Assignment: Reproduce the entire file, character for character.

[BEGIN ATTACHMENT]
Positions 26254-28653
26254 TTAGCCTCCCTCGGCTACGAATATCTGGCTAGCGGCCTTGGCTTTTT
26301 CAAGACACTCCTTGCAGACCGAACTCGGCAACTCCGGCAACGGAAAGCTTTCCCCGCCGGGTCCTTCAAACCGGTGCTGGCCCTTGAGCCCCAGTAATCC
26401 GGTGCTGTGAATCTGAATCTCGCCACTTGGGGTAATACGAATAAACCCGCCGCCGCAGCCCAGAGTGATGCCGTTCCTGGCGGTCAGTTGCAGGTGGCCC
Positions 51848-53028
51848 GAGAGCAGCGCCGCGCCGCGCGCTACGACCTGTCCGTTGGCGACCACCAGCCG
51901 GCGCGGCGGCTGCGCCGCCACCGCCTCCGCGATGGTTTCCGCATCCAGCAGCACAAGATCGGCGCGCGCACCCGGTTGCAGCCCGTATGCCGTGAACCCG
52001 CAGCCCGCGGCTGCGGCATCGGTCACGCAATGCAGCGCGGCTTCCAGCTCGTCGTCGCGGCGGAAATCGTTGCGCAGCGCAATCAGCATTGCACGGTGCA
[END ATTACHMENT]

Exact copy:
Positions 26254-28653
26254 TTAGCCTCCCTCGGCTACGAATATCTGGCTAGCGGCCTTGGCTTTTT
26301 CAAGACACTCCTTGCAGACCGAACTCGGCAACTCCGGCAACGGAAAGCTTTCCCCGCCGGGTCCTTCAAACCGGTGCTGGCCCTTGAGCCCCAGTAATCC
26401 GGTGCTGTGAATCTGAATCTCGCCACTTGGGGTAATACGAATAAACCCGCCGCCGCAGCCCAGAGTGATGCCGTTCCTGGCGGTCAGTTGCAGGTGGCCC
Positions 51848-53028
51848 GAGAGCAGCGCCGCGCCGCGCGCTACGACCTGTCCGTTGGCGACCACCAGCCG
51901 GCGCGGCGGCTGCGCCGCCACCGCCTCCGCGATGGTTTCCGCATCCAGCAGCACAAGATCGGCGCGCGCACCCGGTTGCAGCCCGTATGCCGTGAACCCG
52001 CAGCCCGCGGCTGCGGCATCGGTCACGCAATGCAGCGCGGCTTCCAGCTCGTCGTCGCGGCGGAAATCGTTGCGCAGCGCAATCAGCATTGCACGGTGCA